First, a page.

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Strong as a Mother

Born Active Training helps pregnant and postpartum women meet their fitness goals.

Article by Nina Weierman

Photography by Christina Littleton–Christina Littleton Photography

Originally published in Centerville Lifestyle

When Morgan Greger, six-year fitness coach and owner of Born Active Training became pregnant, she quickly discovered firsthand the lack of consistent information on how to workout safely as a pregnant or postpartum woman. “Pregnancy and postpartum fitness guidelines from the internet can be vague and confusing,” shares Morgan. “Having someone who understands what you're feeling and what is going on with your body is really important.”

In May of 2022, upon earning her Pregnancy and Postpartum Athleticism Certification, Morgan opened Born Active Training offering personal training services inside Centerville CrossFit and her home gym. Her main focus is helping women navigate how to safely be active during pregnancy and postpartum and combat symptoms associated with core and pelvic floor dysfunction as a result of pregnancy and childbirth. 

Pelvic floor and core dysfunction occurring from pregnancy is common and leads to back, hip, pelvic pain and bladder leakage. “Women do not have to accept that ‘this is how life is now,’ we can absolutely do something about those things no matter how many years postpartum you are,” explains Morgan.

Morgan has an empathetic approach to training. “I strive to make every single mom that I work with feel comfortable, understood, strong and proud of the work they are putting in.” Her clients describe her as kind, approachable, encouraging and knowledgeable. Ally Berger began training with Morgan to help build strength and endurance during her pregnancy. “Morgan really pays attention to your form and offers kind guidance and corrections when needed,” shares Ally. “She is easy to communicate with and makes her workouts accessible to everyone.” 

Working with women to meet their goals is exactly what Morgan is all about. Struggling with a weak core and pelvic floor, Chelsea Buck could barely workout without difficulties when she reached out to Morgan. “Most women are surprised by their postpartum bodies. I was no exception,” observes Chelsea, who has been able to reach her goals with Morgan. “Working with Morgan has helped me gain total control of my pelvic floor. My core strength has improved and I have returned to my pre-pregnancy exercise routines.”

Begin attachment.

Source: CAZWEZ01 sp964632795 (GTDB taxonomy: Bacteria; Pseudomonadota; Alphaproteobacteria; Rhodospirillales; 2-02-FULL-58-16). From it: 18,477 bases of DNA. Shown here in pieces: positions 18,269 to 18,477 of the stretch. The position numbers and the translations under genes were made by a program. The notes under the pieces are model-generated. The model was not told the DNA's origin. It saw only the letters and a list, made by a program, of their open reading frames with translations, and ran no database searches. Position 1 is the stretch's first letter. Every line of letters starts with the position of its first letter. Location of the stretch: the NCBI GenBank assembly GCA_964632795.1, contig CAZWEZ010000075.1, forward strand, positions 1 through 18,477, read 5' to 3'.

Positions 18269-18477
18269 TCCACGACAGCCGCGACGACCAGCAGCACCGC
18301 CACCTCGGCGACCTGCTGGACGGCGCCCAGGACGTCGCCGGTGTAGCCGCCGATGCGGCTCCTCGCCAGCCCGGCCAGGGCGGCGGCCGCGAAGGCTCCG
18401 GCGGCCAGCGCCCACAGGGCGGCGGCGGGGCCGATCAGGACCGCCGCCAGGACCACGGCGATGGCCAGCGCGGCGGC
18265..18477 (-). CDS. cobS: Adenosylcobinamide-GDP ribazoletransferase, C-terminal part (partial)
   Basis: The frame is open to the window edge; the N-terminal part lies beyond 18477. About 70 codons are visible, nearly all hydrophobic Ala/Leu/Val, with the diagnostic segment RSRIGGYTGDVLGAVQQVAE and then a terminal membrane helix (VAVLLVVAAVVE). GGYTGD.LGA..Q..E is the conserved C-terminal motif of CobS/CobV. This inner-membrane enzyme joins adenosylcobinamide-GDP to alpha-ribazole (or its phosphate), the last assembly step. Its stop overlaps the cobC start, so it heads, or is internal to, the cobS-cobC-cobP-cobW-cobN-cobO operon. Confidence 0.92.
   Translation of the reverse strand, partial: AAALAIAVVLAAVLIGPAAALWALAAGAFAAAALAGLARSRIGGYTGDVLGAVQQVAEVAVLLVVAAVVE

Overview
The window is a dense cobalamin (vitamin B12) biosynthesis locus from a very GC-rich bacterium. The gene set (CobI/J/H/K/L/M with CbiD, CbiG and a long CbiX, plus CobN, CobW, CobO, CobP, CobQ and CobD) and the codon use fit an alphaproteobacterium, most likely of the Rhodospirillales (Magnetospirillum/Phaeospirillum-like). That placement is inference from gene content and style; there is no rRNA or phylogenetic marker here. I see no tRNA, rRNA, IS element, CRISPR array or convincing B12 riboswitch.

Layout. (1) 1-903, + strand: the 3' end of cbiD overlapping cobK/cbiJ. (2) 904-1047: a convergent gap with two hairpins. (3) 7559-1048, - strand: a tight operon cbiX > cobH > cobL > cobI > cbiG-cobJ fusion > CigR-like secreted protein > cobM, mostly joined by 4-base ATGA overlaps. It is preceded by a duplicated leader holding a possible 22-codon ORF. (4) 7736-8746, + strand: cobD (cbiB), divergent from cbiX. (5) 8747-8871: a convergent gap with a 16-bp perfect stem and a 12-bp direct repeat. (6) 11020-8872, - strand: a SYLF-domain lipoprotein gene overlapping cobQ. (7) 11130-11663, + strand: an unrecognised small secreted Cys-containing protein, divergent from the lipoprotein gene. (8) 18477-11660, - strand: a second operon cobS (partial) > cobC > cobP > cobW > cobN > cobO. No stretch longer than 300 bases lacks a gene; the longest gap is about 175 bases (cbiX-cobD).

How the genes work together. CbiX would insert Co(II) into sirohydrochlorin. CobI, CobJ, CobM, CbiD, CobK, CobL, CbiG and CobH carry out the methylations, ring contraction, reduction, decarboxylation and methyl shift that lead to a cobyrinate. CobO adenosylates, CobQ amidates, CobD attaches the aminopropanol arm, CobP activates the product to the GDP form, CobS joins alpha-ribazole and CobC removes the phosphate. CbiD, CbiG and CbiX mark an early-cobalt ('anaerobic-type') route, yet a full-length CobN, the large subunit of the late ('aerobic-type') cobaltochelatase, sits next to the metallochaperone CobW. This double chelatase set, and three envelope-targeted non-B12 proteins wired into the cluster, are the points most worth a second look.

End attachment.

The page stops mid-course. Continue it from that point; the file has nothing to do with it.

Morgan tailors her training plans to meet the individual needs and goals of each of her clients. Megan Jay began training with Morgan after the birth of her daughter to help keep her chronic illness postural tachycardia syndrome (POTS) at bay. “I've worked with trainers before and no one has been as considerate or thorough as Morgan has in regard to my chronic illness. Morgan goes above and beyond to make sure I can workout safely.”  

Morgan offers several different training packages for pregnant and postpartum women that can be done online or in-person. Beginning at the end of January, Morgan is launching a Pregnancy and Postpartum six-week class at Centerville CrossFit. Classes are 60 minutes long, occurring twice a week. For more information on this class or to start training with Morgan, reach out to her directly at or through a direct message on Instagram (@born_active_training). More information can also be found on Morgan’s website, 

Tips for Staying Active During Pregnancy:

  1. Always ask yourself why and how when exercising. WHY do I want to do this exercise? Is HOW I'm doing this exercise good for my body long term?

  2. Use the talk test to judge the intensity of your workout. Your goal is to be able to have a conversation during your workout. If you are too out of breath to talk, slow it down.  

  3. Pregnancy is not the time to set new personal records. 

  4. You can't stop your abs from separating during pregnancy, but you can change your breathing, positioning and tension strategies to maintain a healthy core.

Tips for Staying Active When Postpartum:

  1. Relaxing your pelvic floor is just as important as doing kegels.

  2. Leaking urine when you run, jump, cough or sneeze is common, but not normal. The best part is we can do something to fix it.

  3. After having a baby, seeing a Pelvic Floor Physical therapist is a must, even if you feel like everything is fine.

  4. When you are cleared at six weeks postpartum, you are not back to “normal”, you are still healing. When starting to workout again, begin with modified movements and progressively add more to your workouts as time goes on.

 “I strive to make every single mom that I work with feel comfortable, understood, strong and proud of the work they are putting in.” - Morgan Greger, Born Active Training